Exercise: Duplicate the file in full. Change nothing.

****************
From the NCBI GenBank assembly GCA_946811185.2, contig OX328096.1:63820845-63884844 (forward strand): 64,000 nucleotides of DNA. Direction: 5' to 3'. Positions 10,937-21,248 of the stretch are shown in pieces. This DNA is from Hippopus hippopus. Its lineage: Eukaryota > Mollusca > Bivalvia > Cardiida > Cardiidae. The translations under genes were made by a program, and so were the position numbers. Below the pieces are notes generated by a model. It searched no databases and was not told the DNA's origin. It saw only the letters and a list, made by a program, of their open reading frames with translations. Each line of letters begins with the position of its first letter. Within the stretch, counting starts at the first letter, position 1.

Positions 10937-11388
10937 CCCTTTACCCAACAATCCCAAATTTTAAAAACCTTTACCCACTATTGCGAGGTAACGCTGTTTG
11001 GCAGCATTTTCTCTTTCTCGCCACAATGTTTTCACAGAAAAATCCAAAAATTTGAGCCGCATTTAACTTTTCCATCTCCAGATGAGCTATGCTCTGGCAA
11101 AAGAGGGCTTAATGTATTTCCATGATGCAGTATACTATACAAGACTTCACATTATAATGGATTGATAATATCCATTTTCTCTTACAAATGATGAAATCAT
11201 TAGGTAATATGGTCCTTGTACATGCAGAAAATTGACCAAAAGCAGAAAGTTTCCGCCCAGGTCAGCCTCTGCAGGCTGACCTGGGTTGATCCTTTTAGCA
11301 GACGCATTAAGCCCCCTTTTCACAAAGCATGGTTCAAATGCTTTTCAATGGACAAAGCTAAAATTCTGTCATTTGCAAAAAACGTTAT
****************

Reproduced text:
From the NCBI GenBank assembly GCA_946811185.2, contig OX328096.1:63820845-63884844 (forward strand): 64,000 nucleotides of DNA. Direction: 5' to 3'. Positions 10,937-21,248 of the stretch are shown in pieces. This DNA is from Hippopus hippopus. Its lineage: Eukaryota > Mollusca > Bivalvia > Cardiida > Cardiidae. The translations under genes were made by a program, and so were the position numbers. Below the pieces are notes generated by a model. It searched no databases and was not told the DNA's origin. It saw only the letters and a list, made by a program, of their open reading frames with translations. Each line of letters begins with the position of its first letter. Within the stretch, counting starts at the first letter, position 1.

Positions 10937-11388
10937 CCCTTTACCCAACAATCCCAAATTTTAAAAACCTTTACCCACTATTGCGAGGTAACGCTGTTTG
11001 GCAGCATTTTCTCTTTCTCGCCACAATGTTTTCACAGAAAAATCCAAAAATTTGAGCCGCATTTAACTTTTCCATCTCCAGATGAGCTATGCTCTGGCAA
11101 AAGAGGGCTTAATGTATTTCCATGATGCAGTATACTATACAAGACTTCACATTATAATGGATTGATAATATCCATTTTCTCTTACAAATGATGAAATCAT
11201 TAGGTAATATGGTCCTTGTACATGCAGAAAATTGACCAAAAGCAGAAAGTTTCCGCCCAGGTCAGCCTCTGCAGGCTGACCTGGGTTGATCCTTTTAGCA
11301 GACGCATTAAGCCCCCTTTTCACAAAGCATGGTTCAAATGCTTTTCAATGGACAAAGCTAAAATTCTGTCATTTGCAAAAAACGTTAT